How Vaccines Work
Every day, the body is bombarded with bacteria, viruses and other germs. When a person is infected with a disease-causing germ, the immune system mounts a defense against it. In the process, the body produces substances known as antibodies against that specific germ. The antibodies eliminate the germ from the body. The next time the person encounters the germ, the circulating antibodies quickly recognize it and eliminate it before signs of disease develop.
This is why a child who has had chickenpox will only rarely develop the disease again. The immune system has memory. The next time the child encounters the virus that causes chickenpox, the antibodies destroy the virus before disease causes sickness. Medical experts estimate that the immune system can recognize and effectively combat hundreds of thousands, if not millions, of different organisms, or more.
A vaccine works in a similar way. However, instead of one natural infection, for immunity to develop after a vaccine it usually takes several doses over several months or years. The vaccine contains an inactivated (killed), weakened form of the germ, or a germ component. When introduced into the body, the dead or harmless germ causes an immune response without causing the disease. The immune system develops antibodies that will effectively kill or neutralize the germ if exposed to it in the future. The antibodies circulate in the bloodstream. Vaccination protects a child against infection with a germ without the child ever suffering through the disease.
Types of Vaccines
Vaccines can be developed in four different ways by using:
Because the immune response may decrease over time, vaccines known as "boosters" are sometimes given to restore the immune response against that particular germ. Protective immunity lasts longer when boosters are given.
Live attenuated vaccines are usually derived from the naturally occurring germ. They can infect people, but not cause serious disease. Live attenuated vaccines are made by passing the virus through cell cultures over time until its disease-causing ability has deteriorated.
Live attenuated vaccines include:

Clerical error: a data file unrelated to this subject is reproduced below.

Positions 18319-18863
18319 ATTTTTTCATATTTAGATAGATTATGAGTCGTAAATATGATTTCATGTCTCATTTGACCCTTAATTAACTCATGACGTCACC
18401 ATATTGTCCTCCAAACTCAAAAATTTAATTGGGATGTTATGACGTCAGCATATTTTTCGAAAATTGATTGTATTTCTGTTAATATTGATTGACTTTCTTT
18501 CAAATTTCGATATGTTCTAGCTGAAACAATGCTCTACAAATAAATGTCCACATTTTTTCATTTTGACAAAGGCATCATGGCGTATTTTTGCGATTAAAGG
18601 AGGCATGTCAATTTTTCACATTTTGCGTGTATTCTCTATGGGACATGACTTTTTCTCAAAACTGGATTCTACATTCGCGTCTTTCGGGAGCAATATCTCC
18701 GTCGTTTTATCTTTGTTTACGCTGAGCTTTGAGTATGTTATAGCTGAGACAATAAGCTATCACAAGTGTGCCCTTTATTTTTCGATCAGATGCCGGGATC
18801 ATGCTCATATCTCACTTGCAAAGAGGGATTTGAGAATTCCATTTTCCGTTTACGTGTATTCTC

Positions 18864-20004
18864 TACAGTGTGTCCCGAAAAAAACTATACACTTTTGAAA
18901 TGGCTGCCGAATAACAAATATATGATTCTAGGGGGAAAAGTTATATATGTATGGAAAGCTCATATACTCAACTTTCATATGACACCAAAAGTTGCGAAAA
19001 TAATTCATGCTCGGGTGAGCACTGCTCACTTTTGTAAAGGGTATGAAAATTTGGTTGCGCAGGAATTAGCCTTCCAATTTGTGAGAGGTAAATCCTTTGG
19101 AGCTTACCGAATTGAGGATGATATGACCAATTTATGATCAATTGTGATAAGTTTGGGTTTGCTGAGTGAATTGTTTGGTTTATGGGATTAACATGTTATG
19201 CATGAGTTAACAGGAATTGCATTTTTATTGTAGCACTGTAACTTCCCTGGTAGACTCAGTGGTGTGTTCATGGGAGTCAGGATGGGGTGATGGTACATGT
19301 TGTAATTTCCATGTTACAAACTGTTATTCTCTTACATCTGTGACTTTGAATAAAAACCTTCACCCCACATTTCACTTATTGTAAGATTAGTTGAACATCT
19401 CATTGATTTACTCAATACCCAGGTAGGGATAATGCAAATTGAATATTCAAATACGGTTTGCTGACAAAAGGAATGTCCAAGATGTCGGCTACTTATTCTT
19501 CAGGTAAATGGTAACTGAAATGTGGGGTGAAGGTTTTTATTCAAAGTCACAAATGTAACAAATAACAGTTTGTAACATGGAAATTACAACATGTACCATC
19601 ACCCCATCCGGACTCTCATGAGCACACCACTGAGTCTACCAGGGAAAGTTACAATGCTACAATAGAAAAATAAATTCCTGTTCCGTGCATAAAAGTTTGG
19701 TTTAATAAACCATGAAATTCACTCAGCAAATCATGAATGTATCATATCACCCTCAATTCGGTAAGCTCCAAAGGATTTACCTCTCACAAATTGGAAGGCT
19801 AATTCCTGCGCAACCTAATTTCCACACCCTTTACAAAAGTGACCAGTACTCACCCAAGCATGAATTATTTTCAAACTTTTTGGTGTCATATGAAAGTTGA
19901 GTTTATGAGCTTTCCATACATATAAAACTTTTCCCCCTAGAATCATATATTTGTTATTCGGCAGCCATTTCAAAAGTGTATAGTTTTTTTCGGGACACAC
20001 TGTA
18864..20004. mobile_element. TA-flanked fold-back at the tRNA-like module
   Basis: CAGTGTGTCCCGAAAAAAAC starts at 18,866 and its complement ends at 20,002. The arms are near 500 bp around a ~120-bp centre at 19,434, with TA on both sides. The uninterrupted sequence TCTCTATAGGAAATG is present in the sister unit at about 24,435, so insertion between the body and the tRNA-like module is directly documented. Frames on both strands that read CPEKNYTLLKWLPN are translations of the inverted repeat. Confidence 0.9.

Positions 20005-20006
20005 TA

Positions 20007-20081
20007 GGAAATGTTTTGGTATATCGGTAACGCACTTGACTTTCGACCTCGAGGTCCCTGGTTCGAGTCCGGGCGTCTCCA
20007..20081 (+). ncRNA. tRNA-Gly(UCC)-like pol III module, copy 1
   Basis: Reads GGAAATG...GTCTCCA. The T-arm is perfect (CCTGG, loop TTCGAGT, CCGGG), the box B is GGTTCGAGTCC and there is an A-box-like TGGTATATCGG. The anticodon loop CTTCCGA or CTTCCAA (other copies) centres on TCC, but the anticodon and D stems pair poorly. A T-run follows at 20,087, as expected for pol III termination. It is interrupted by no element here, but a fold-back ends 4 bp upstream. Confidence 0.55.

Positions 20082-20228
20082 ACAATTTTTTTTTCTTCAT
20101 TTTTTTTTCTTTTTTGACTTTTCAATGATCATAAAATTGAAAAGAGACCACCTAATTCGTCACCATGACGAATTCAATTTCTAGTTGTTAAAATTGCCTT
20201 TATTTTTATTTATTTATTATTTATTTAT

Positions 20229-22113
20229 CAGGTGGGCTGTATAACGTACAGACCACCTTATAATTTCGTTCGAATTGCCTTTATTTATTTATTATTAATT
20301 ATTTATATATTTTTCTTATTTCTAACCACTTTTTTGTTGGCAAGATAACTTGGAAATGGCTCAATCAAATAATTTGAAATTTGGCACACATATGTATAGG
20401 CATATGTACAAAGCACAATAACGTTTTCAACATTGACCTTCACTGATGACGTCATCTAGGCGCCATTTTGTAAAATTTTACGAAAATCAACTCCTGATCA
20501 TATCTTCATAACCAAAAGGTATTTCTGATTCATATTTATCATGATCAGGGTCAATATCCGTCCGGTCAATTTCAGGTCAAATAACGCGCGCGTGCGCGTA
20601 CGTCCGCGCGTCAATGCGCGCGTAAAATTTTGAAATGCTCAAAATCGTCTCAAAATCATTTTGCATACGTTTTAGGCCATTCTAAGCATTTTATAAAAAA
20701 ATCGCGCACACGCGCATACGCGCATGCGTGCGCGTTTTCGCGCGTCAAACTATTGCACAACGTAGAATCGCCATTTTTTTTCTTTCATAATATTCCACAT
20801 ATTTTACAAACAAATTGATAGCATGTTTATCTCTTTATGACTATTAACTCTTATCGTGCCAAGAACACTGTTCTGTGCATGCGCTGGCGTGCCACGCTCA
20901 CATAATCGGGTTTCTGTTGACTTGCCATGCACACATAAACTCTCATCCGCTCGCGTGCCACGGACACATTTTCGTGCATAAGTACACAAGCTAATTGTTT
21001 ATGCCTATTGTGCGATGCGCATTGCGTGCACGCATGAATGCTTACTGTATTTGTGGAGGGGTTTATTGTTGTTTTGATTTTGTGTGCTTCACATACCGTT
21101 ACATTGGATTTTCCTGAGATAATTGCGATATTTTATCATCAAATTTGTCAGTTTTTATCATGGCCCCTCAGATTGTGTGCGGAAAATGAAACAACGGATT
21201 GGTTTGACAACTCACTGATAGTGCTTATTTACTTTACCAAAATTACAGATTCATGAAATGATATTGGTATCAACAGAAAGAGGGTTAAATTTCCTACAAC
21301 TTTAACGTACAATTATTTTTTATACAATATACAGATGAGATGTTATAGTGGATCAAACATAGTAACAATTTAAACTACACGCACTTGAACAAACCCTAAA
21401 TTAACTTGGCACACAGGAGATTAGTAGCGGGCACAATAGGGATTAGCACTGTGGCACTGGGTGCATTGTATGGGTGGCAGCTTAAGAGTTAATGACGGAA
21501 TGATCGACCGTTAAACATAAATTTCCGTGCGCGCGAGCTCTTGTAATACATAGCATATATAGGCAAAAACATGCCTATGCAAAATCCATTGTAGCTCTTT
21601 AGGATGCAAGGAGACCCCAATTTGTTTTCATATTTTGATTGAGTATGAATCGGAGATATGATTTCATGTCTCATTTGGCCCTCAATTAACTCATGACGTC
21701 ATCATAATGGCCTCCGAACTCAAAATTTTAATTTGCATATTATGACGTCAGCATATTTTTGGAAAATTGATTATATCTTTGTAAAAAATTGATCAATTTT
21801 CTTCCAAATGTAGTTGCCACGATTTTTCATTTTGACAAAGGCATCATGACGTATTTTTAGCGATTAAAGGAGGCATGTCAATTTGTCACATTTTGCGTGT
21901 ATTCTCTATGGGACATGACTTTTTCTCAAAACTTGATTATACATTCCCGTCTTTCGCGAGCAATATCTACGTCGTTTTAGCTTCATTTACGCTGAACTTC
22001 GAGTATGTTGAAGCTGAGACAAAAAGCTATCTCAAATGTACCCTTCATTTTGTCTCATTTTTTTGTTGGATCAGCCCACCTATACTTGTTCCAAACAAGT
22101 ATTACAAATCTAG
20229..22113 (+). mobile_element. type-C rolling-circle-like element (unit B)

Inactivated (killed) vaccines cannot cause an infection, but still stimulate antibody production. Viruses are inactivated with chemicals such as formaldehyde. The inactivated polio vaccine (IPV) is made this way.
Toxoid vaccines are made by treating toxins with heat or chemicals, such as formalin, to destroy toxicity. Toxoids do not cause illness but stimulate the body to produce antibodies. The diphtheria and tetanus vaccines are toxoid vaccines.
Vaccines are also made by using only part of the virus or bacteria, which cannot cause disease. The immune system can mount a response against the partial virus or bacteria. Four of the newest vaccines are made this way:
Community immunity or "herd immunity" is an important part of protecting the community against disease. Because vaccinated people have antibodies that neutralize a germ, they are much less likely to transmit that germ to other people. Thus, even people who have not been vaccinated (and those whose vaccinations have become weakened or whose vaccines aren't fully effective) often can be shielded by the herd immunity because vaccinated people around them are not getting sick. Herd immunity is more effective as the percentage of people vaccinated increases. It is thought that approximately 95% of the people in the community must be protected by a vaccine to achieve herd immunity. People who are not immunized increase the chance that they and others will get the disease.
For some diseases, however, herd immunity offers no protection. For example, tetanus is not contagious. It is contracted when a wound comes in contact with soil contaminated with the tetanus bacterium.
It is important to keep in mind that a few people may not be protected from the disease even though they have been vaccinated. About 1 or 2 of every 20 people immunized will not have an adequate immune response to a vaccine. But if 95% of the population is immunized, then the unprotected people are not as likely to be exposed to the germ at all, so they have a smaller chance of becoming infected.
|© Copyright 2007. National Network for Immunization Information (NNii). The information contained in the NNii Web site should not be used as a substitute for the medical care and advice of your health care provider. There may be variations in treatment that your health care provider may recommend based on individual facts and circumstances.|